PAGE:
# Optimisation Problems with HDF5 Data

Dear all,

this problem might be a bit too general, but I hope you can point me into the right direction to learn what’s going on behind the scenes and how to get out the best performance.

I am still a Julia newbie and did almost everything science related with Python/Cython/Numpy/Numba in the past years. I decided to switch, for obvious reasons.

So, I have a large dataset stored in an HDF5 file and another one which holds the information how the data needs to be split.
The main data is basically a stream of hits in a neutrino detector and the second dataset stores the indices and lengths of the events (aka time slices). To read an event or a bunch of events, I need to look up the hit indices and pull out the corresponding hits, while all hits of an event are stored continuously.
I usually have to deal with something like 900mio hits and about 25000 events per file, roughly.

The final goal is to create a high level access to the data, so that analysis and reconstructions are doable event-by-event with a vector of `Hits`.

My very first baby step was defining a struct for the hits:

``````immutable Hit
channel_id
time
tot
end
``````

And with kind help from the gitter channel (thanks again!), I got this function to be able to unpack the values of the matrices within a list comprehension:

`rows(x) = (x[i, :] for i in indices(x,1))`

And this is my attempt to create an array of Hit-vectors from a file:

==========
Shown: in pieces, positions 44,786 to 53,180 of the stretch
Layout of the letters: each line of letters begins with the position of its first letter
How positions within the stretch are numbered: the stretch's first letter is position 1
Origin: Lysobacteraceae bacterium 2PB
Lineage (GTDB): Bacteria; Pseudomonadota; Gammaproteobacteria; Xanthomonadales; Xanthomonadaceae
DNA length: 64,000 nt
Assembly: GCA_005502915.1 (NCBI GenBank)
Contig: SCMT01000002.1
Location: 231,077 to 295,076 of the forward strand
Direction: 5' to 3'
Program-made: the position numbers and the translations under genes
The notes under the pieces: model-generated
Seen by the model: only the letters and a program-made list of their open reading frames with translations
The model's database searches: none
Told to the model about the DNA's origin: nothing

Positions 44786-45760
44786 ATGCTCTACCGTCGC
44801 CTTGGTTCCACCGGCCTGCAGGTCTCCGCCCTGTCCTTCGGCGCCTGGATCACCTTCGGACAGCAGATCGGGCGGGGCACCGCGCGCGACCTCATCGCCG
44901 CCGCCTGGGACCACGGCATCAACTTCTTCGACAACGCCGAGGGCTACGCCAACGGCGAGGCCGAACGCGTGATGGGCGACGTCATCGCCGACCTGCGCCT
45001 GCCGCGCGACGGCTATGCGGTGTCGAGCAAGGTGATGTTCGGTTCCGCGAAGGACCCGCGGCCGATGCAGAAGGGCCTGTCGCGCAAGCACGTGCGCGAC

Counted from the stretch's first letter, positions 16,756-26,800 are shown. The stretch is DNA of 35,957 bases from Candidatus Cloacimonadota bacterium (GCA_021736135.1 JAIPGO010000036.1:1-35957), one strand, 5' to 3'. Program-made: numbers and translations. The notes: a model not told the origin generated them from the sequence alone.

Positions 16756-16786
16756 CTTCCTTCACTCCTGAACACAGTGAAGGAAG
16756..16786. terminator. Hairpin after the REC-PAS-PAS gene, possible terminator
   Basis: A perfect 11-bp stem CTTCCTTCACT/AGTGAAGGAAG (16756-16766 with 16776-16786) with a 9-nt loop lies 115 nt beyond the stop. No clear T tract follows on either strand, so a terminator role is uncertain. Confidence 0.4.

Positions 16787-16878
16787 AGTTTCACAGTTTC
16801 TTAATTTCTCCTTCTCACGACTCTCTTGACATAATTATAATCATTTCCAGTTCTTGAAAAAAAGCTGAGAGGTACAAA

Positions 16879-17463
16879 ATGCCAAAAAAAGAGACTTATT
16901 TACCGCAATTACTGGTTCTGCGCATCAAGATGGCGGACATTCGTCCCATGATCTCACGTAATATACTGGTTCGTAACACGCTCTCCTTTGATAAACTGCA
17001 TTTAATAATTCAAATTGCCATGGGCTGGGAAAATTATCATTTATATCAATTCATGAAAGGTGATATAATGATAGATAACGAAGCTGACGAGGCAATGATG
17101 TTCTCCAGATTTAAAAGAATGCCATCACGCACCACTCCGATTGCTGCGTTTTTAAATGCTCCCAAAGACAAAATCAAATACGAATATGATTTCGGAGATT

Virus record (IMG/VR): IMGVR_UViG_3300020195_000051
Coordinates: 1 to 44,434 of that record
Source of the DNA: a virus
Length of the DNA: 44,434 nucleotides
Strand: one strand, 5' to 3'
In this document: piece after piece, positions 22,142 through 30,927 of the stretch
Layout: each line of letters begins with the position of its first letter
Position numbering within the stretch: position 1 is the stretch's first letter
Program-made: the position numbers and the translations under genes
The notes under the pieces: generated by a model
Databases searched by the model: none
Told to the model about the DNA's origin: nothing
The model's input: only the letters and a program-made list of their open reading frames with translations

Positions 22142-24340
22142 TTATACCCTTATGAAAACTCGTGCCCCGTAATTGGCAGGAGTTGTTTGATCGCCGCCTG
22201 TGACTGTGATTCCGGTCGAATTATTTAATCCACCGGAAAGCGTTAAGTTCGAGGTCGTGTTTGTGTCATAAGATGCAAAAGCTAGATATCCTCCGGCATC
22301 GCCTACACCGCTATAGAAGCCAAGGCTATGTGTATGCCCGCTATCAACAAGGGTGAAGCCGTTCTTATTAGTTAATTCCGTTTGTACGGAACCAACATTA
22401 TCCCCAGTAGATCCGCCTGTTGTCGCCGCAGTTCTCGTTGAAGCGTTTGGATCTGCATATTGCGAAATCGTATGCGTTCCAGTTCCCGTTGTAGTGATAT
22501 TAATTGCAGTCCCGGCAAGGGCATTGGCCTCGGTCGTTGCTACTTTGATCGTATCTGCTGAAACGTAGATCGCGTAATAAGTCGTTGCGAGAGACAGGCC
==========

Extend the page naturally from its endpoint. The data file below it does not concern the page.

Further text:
``````function read_timeslices(filename, start, stop)
f = h5open(filename, "r")
ts_info = f["timeslice_info"][:, start:stop]'   # index and length of the time slices
first = ts_info[1, 1] + 1                       # index of first hit
last = ts_info[end, 1] + ts_info[end, 2]        # index of last hit
data = f["timeslice_hits"][1:3, first:last]'    # raw hit data as matrix

# this line creates 18mio allocations for 70000 hits
hits = [Hit(r...) for r in rows(data)]          # create Hit vector

# slice hits into events,
[hits[x+1-first+1:x+y - first+1] for (x, y) in rows(ts_info)]
end
``````

The function is of course totally slow. It takes a few seconds to read out a handful events.

The crucial line is the one with the Hit-vector creation:

``````hits = [Hit(r...) for r in rows(data)]          # create Hit vector
``````

Without that line and the following one, the readout is super fast (100seconds for 25000 events, which is the same I get in C++).

Now I am of course aware of the fact that the lines does a copy by value and need to allocate each hit. But why are there 18mio allocations?

I tried to dig further and looked at the `@code_warntype` output, where I saw that many things are `Any` and I don’t understand why Julia does not infer the types correctly. See the output at the end.

When I read in the datasets manually, I get `Array{Int32, 1}` etc. but inside the function it seems to do no inference. So my guess is also that the hit-array is of course not an efficient `Array{Hit,1}`.

I would really appreciate if anyone could give a hint where to start to solve this. Thanks in advance!

``````Variables:
filename::String
start::Int64
stop::Int64
f::HDF5.HDF5File
ts_info::Any
first::Any
last::Any
data::Any
hits::Any
#83::##83#84{first,hits}
#temp#@_12::LambdaInfo
#temp#@_13::Any
#temp#@_14::LambdaInfo
#1::##1#2{x}
Body:
begin
f::HDF5.HDF5File = \$(Expr(:invoke, LambdaInfo for h5open(::String, ::String), :(Main.h5open), :(filename), "r")) # line 3: